Bonus Payments, Hierarchy Levels and Tenure: Theoretical Considerations and Empirical Evidence
Using data on executive compensation for the German chemical industry, we investigate the relevance of two theoretical approaches that focus on bonuses as part of a long term wage policy of a firm. The first approach argues that explicit bonuses serve as substitutes for implicit career concerns. The second approach claims that bonuses are used as complements to an executive's internal career. Our data show that bonus payments are mostly prevalent among senior executives at higher hierarchy levels and rather for management jobs than for jobs in research and development. This is true for the whole chemical sector as well as for single large corporations. The findings indicate that the two theoretical views are not mutually exclusive, but are both relevant in practice.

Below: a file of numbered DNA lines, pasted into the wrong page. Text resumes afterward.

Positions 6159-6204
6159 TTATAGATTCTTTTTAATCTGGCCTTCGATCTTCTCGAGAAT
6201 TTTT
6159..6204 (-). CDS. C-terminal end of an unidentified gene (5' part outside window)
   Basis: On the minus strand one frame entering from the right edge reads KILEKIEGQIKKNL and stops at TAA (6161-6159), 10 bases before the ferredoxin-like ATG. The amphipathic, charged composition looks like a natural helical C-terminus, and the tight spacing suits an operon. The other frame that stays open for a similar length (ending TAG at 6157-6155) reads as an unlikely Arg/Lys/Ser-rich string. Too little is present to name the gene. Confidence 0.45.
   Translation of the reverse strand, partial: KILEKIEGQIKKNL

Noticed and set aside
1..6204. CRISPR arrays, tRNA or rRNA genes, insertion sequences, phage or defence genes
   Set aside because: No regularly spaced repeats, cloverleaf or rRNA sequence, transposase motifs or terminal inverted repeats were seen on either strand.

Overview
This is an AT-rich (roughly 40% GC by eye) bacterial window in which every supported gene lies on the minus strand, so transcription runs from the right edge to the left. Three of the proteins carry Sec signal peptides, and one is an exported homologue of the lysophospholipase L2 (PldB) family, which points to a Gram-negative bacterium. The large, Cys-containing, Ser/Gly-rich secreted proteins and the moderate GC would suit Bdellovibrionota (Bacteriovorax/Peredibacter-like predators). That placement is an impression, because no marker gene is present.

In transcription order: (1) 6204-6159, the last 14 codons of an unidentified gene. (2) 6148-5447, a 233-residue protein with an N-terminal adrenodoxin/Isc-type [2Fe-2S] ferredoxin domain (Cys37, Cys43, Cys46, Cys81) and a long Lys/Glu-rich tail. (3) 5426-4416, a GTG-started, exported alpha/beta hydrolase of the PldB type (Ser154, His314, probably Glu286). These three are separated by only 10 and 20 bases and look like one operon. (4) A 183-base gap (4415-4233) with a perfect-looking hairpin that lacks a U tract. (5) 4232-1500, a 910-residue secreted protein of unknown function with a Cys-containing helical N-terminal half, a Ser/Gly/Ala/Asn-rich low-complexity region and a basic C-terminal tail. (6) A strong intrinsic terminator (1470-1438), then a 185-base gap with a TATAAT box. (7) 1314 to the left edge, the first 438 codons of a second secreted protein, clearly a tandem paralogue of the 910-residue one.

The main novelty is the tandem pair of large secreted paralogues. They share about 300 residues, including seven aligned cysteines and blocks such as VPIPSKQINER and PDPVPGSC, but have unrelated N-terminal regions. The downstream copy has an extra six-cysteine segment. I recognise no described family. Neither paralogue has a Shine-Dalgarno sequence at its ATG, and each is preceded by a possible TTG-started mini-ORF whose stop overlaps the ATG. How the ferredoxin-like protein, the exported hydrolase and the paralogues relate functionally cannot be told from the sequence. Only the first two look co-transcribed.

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- Pedro Ortín-Ángel & Vicente Salas-fumás, 1998. "Agency-Theory and Internal-Labor-Market Explanations of Bonus Payments: Empirical Evidence from Spanish Firms," Journal of Economics & Management Strategy, Wiley Blackwell, vol. 7(4), pages 573-613, December.
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